The financial year coming to a close another year in your SMSF journey. With each year, it gets more interesting, with the property market continuing to boom, and the government announcing a raft of changes to shake up the superannuation sector. These changes are going to take effect from 1 July 2017. SMSF Trustees need to be ever more vigilant as the new rules may affect their members and their future planning and more importantly your retirement nest egg. Before we close off on 2017, let’s ensure we review our SMSF Strategy.
Non Concessional Contribution:
There are a number of changes that will impact your contribution strategy. 2017 is the last chance to bring forward a Non Concessional Contribution of $540,000 (given that you had not previously triggered bring forward rule). After 1st July 2017, the Non Concessional Contribution cap will have decreased from $180,000 to $100,000 ($300,000 bring forward) per member. However, for those with a member balance greater than $1.6 million in their super fund, will not be able to contribute over and above this cap.
From 1 July 2017, Concessional Contributions are being reduced to $25,000 no matter your age, so it is vital that you make sure your contributions have been received by your Super Fund before 30th June 2017 – don’t leave it to late. If you have a Salary Sacrificing agreement with your employer or you are making Personal Concessional Contributions to your Super Fund, you may need to review and adjust these contributions to ensure that you do not exceed the Concessional Contribution Cap. The current caps are $30,000 for those aged < 48 and $35,000 for those > 48. Exceeding your contribution cap will result in excess contributions.
Notice of Intention to Claim Tax Deduction:
If you are thinking of claiming a deduction in your Personal Tax Return via Personal Concessional Contributions in your Super Fund, remember that you will need to submit a “Notice of intention to claim a Tax Deduction.”
If eligible, the Government will contribution 50 Cents for every $1 of your Non Concessional Contribution. The co contribution will be allocated to a maximum of $500 per member. To be eligible for the full $500 Co Contribution, your income must be less than $36,021 and your Super Fund member balance is less than $1.6m and your Non Concessional Contribution Cap has not been exceeded.
A Tax Offset of 18% up to $3,000 Non Concessional Contribution for spouse is available if your spouse’s annual income is $10,800 or less and is completely phased out with an income above $13,800. At 1st July 2017, this threshold has been increased to $13,800 and will be phased out at $40,000, however, your spouse’s member balance must be less than $1.6m.
Re-balancing member balances can be achieved via Contribution Splitting. That is, you are able to split up to 85% of your Concessional Contributions into your Spouse’s accumulation balance. This split is made in the financial year after the year that you had received your Concessional Contribution and a “Superannuation Contribution Splitting Application” will need to be lodged with your Super Fund.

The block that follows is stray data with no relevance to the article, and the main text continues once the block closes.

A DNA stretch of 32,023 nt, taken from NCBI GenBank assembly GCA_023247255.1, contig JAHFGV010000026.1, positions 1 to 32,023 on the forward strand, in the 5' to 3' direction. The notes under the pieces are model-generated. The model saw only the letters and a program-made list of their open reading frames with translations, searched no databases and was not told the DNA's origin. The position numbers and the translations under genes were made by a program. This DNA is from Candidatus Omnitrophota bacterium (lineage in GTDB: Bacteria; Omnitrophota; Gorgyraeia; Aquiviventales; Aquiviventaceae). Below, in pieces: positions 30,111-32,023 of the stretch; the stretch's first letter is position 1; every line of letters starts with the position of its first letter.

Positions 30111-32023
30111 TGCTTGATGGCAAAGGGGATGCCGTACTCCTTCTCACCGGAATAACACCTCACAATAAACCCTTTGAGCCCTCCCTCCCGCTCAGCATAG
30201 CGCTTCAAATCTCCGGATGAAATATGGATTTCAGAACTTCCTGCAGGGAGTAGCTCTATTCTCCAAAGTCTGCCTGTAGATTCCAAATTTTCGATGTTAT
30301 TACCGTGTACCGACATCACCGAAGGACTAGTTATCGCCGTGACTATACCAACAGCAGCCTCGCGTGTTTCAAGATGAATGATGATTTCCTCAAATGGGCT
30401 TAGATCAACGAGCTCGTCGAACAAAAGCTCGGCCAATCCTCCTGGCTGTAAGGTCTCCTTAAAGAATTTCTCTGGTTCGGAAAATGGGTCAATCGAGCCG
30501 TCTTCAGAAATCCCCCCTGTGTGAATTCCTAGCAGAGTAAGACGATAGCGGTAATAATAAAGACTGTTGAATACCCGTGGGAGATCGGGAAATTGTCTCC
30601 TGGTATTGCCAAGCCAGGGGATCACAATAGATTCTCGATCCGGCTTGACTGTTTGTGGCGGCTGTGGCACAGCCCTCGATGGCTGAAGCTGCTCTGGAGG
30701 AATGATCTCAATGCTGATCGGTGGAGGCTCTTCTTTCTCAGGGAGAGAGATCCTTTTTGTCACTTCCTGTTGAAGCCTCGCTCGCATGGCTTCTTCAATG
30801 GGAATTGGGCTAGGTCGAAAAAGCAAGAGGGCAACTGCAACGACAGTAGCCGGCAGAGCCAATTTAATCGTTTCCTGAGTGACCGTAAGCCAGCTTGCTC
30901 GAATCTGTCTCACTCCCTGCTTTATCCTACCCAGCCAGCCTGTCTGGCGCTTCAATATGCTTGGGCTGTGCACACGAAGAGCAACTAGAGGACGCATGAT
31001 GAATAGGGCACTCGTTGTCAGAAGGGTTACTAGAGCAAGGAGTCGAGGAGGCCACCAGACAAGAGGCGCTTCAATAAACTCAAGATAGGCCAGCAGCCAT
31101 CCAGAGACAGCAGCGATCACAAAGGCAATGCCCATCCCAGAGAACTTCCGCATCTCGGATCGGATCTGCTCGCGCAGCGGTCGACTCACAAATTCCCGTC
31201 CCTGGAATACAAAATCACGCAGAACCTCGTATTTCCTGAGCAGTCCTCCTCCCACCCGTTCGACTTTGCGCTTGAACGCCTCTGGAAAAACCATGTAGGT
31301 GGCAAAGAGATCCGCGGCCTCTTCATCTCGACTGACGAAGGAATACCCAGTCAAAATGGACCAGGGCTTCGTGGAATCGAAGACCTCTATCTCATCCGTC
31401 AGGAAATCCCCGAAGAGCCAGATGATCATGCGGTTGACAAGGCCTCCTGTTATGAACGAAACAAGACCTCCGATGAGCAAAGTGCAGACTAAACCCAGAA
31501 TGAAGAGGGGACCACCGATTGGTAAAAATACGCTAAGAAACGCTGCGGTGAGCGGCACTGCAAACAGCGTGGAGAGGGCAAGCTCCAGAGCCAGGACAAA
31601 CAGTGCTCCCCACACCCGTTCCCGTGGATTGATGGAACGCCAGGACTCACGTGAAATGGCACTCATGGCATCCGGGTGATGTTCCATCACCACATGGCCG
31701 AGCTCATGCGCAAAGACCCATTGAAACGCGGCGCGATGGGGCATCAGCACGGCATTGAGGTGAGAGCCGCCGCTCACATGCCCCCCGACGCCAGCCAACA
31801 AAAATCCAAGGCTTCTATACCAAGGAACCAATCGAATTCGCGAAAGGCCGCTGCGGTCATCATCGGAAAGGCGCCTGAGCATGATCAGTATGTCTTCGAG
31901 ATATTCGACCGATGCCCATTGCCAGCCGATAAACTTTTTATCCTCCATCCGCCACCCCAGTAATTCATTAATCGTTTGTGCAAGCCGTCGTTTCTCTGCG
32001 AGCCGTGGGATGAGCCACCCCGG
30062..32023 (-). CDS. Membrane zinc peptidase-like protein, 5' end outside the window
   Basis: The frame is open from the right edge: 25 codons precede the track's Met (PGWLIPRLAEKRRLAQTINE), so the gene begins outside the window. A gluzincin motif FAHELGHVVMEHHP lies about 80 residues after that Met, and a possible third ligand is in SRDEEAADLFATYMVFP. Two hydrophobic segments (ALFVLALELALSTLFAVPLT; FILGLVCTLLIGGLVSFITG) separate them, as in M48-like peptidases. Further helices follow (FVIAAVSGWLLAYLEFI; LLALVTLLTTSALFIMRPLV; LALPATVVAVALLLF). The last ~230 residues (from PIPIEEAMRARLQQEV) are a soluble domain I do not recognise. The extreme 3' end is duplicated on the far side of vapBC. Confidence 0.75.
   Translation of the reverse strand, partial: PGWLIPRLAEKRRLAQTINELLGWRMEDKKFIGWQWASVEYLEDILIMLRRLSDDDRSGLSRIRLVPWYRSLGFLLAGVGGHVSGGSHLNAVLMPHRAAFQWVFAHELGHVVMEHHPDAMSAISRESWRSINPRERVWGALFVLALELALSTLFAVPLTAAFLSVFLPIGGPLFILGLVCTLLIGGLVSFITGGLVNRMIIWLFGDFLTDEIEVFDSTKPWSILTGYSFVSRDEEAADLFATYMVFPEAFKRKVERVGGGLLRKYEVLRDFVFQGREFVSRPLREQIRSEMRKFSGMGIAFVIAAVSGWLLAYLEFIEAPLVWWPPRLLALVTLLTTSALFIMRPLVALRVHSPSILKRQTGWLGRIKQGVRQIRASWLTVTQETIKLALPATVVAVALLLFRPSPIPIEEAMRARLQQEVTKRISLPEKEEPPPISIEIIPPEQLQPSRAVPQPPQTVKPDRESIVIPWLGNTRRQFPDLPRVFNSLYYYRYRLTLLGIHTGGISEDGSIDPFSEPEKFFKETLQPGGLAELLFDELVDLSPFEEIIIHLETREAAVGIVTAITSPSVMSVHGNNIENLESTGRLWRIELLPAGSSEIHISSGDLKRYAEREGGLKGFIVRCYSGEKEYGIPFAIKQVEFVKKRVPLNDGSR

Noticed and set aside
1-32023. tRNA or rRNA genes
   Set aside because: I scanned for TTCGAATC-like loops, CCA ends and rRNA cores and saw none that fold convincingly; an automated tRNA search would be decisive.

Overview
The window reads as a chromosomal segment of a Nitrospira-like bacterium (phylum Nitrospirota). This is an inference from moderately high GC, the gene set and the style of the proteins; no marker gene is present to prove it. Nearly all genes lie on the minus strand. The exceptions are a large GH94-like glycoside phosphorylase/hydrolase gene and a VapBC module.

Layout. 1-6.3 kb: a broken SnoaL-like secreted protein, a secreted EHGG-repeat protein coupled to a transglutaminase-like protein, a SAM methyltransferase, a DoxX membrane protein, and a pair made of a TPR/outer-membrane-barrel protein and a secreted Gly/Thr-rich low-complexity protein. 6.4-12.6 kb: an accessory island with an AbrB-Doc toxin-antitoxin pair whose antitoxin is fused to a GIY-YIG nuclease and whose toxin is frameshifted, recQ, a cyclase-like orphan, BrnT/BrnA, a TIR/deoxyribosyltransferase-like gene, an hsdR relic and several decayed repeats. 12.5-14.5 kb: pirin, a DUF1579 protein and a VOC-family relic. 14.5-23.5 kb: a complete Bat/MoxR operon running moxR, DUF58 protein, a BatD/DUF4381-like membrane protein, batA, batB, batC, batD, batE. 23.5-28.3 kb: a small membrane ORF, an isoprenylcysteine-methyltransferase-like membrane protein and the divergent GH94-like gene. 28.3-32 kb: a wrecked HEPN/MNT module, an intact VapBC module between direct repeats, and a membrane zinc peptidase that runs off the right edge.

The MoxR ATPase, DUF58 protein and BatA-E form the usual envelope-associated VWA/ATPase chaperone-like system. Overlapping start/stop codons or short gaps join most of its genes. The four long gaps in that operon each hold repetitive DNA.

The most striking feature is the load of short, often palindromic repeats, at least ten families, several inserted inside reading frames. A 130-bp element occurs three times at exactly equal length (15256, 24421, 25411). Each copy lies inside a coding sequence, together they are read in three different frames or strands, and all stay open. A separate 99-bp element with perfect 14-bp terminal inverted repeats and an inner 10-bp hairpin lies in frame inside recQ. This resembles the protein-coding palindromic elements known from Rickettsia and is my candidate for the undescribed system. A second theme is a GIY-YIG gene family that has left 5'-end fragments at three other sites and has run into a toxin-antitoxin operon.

If you are in Pension Phase, you must ensure that your Super Fund has paid you a Minimum Pension, which is dependent on your age. If you are < 65 this will be 4% of your pension balance and this % will gradually increase as you get older.
In you have a Transition to Retirement Income Stream, you will also need to ensure that your Minimum Pension has been met. In addition, you must ensure that you have not withdrawn over 10% of your pension balance as this would contravene the SMSF rules. At 1st July 2017, earnings from assets supporting your TRIS will longer receive a tax exemption and will now be taxed at the concessional rate of 15%.
Given the introduction of $1.6m pension cap, you will need to know the current value of your assets before you make any non-concessional contributions in your Super Fund. In addition, if you suspect that your balance in approaching the $1.6m pension cap, you will need to consider having your Super Fund assets re-valued so you can make preparations to ensure that you a within the pension cap.
Do you have insurance in your SMSF? Are you still paying fees in an industry fund? It may be time to seek personalised advice on your insurance. Learn more about the ins and outs of SMSF Insurance.
Salary sacrificing is an arrangement between an employer and employee, where the employee agrees to substitute part of their future salary in return for the employer providing them with other benefits of a similar value.
Salary sacrificing can be a useful strategy to reduce your individual taxable income by sacrificing a portion of your salary into superannuation up to the maximum allowable concessional contribution cap. In superannuation, your wages are taxed at 15% compared to your individual marginal tax rate if received as a salary.
Consider using this strategy to salary sacrifice a portion of your salary or a bonus paid to you before year-end. Now is an ideal time to implement a salary sacrificing arrangement with your employer for the 2016/17 year to maximise your concessional contribution caps by sacrificing an additional portion of your salary into super each pay period.
Don’t leave it to the last minute – review your SMSF strategy now and seek advice from a SMSF Specialist to assist you with end of year superannuation planning. Contact us on 1300 790 110 or firstname.lastname@example.org to get a fresh perspective on your SMSF and GET YOUR SUPER MOVING….
Ivan Filipovic is a leading SMSF Specialist Advisor with Redwood. Ivan has over 17 years provides a range of services across all sectors of Self-Managed Superannuation, Wealth, Property and Finance with an emphasis on long term wealth strategies. Ivan provides detailed strategies at https://redwoodadvisory.com.au/. Ivan is a Chartered Accountant, ASIC registered auditor, Mortgage Broker and Licensed Property Professional.